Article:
Lesson Learned: Growth doesn’t stop after formal education. It’s important to keep learning and growing to expand your horizon. No challenge or skill is out of reach if you sincerely want to learn
3. Don’t Let the Real You Slip Out of Sight
Authenticity seems hard to come by at times. Whether it’s initially hidden or obscured by the shadow cast by your own fear, seeing someone for who they truly are can sometimes be a challenge.
Whitney Keyes was my first “real” boss when I started at Nyhus Communications. Oddly, we only met briefly during my impromptu interview – a story for another post. But when we finally had the chance to meet for our first 1:1, I was drawn in by her incredible warmth and friendliness. She brought her whole self to work and showcased not only her expertise in communication but also brought her love for Malaysian food (something I learned we shared later on), interest in the arts, and support of community organizations. Even when times were tough, as they sometimes can be in PR agencies, she was the type of professional who never let the chaos overwhelm her and would always make time for coffee and the occasional cookie break.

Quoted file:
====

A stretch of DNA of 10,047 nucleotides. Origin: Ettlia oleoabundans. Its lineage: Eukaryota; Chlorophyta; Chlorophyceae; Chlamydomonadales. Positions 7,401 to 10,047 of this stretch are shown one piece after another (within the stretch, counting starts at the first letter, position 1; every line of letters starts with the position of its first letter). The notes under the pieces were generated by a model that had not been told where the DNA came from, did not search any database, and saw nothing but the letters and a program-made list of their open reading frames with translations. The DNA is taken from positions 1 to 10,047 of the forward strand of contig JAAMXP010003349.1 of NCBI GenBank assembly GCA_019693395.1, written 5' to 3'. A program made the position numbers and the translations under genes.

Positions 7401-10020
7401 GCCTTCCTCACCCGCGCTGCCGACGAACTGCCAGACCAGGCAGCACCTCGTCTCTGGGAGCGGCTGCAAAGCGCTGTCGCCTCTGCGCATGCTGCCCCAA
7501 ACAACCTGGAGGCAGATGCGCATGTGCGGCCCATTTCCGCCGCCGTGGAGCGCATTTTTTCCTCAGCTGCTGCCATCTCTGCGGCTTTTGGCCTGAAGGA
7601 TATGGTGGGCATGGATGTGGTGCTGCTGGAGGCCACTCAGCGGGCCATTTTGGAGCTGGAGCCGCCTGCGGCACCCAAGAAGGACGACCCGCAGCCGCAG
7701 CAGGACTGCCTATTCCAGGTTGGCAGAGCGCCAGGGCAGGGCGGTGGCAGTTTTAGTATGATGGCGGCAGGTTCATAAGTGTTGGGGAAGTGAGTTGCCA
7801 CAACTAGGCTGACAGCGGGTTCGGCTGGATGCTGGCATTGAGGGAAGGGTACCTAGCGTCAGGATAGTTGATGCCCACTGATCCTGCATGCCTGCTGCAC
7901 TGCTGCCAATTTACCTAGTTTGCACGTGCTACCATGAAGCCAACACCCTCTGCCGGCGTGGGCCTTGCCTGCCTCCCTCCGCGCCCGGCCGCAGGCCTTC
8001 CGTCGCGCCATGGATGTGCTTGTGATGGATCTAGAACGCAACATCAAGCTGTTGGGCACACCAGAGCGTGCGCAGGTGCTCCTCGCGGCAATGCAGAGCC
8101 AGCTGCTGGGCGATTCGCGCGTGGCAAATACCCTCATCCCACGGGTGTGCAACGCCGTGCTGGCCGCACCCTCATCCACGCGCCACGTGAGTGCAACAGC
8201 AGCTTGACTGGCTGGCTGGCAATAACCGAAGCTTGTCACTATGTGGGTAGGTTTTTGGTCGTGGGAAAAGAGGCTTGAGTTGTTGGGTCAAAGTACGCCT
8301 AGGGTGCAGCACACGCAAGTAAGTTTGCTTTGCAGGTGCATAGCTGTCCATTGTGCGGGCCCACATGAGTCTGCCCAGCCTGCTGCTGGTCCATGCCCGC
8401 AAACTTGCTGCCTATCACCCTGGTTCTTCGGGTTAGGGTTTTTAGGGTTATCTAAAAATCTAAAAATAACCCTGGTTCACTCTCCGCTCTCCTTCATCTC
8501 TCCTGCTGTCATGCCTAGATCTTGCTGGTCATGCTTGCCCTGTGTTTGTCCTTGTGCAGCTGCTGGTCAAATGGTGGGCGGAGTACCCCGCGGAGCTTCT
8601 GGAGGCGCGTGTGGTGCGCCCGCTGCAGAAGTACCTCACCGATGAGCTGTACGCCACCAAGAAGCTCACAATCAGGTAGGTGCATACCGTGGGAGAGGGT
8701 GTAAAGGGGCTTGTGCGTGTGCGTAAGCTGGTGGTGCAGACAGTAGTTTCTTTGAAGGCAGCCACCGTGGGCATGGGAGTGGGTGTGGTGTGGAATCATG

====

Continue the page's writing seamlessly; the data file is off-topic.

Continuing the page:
Lesson Learned: Bringing your authentic self to work fosters deep connections and helps others see you for who you are.
4. Only Doctors Work in the ER
My last professional profile isn’t work-related. And to break style slightly is not a woman. Communications and PR, in particular, is known for its high-stress environment. At times when everything seems to be going off the rails, it’s easy to forget, you don’t abbreviate public relations as ER.
I first became connected to Jay Weisberger through PRSA Puget Sound while leading the planning for PRSA Puget Sound Jumpstart.
You often expect executive types to be extremely intense and superhuman. Jay was different. Even though he outranked myself and all of my other junior team members, he brought an important sense of calm and respect to all situations. No one was “beneath him” and he was genuinely interested in seeing people grow and learn.
Even when under stress from work at his job at Skanska, Jay always remained calm, cool, and collected. He never wrote back, “too busy” or “I don’t have time.” Instead he always calmly alerted me and the rest of the PRSA team of items that were burning hot and even occasionally joked, he’d return messages after the unnamed crisis he was solving was done.
Lesson Learned: PR isn’t ER. Even when you have multiple pots steaming over, remember, you’re performing PR, not ER. Take multiple breaths, survey the situation, and communicate what you can. No one is going to die in this situation. Keep perspective and carry on.
Ultimately the people we choose to spend time with both professionally and personally shape our outlook on life. I’m extremely grateful for the talented professionals who I’ve had the chance to cross paths with (these four a snapshot). I wouldn’t be the professional I am today without those interactions and chances to learn from their expertise.
Who are people in your professional life that helped shape your professional identity?